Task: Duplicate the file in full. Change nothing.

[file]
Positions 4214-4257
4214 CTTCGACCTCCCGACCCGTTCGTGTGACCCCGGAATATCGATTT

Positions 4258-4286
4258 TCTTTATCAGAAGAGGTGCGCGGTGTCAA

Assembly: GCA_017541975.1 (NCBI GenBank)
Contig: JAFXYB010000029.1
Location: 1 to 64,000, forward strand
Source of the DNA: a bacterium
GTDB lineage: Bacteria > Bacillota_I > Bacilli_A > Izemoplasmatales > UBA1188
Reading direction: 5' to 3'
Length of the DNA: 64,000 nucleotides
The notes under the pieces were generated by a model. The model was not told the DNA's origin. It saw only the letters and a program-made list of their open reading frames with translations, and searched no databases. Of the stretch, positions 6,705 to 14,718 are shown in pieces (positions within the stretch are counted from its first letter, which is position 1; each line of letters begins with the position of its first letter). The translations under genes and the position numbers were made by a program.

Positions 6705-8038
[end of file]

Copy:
Positions 4214-4257
4214 CTTCGACCTCCCGACCCGTTCGTGTGACCCCGGAATATCGATTT

Positions 4258-4286
4258 TCTTTATCAGAAGAGGTGCGCGGTGTCAA

Assembly: GCA_017541975.1 (NCBI GenBank)
Contig: JAFXYB010000029.1
Location: 1 to 64,000, forward strand
Source of the DNA: a bacterium
GTDB lineage: Bacteria > Bacillota_I > Bacilli_A > Izemoplasmatales > UBA1188
Reading direction: 5' to 3'
Length of the DNA: 64,000 nucleotides
The notes under the pieces were generated by a model. The model was not told the DNA's origin. It saw only the letters and a program-made list of their open reading frames with translations, and searched no databases. Of the stretch, positions 6,705 to 14,718 are shown in pieces (positions within the stretch are counted from its first letter, which is position 1; each line of letters begins with the position of its first letter). The translations under genes and the position numbers were made by a program.

Positions 6705-8038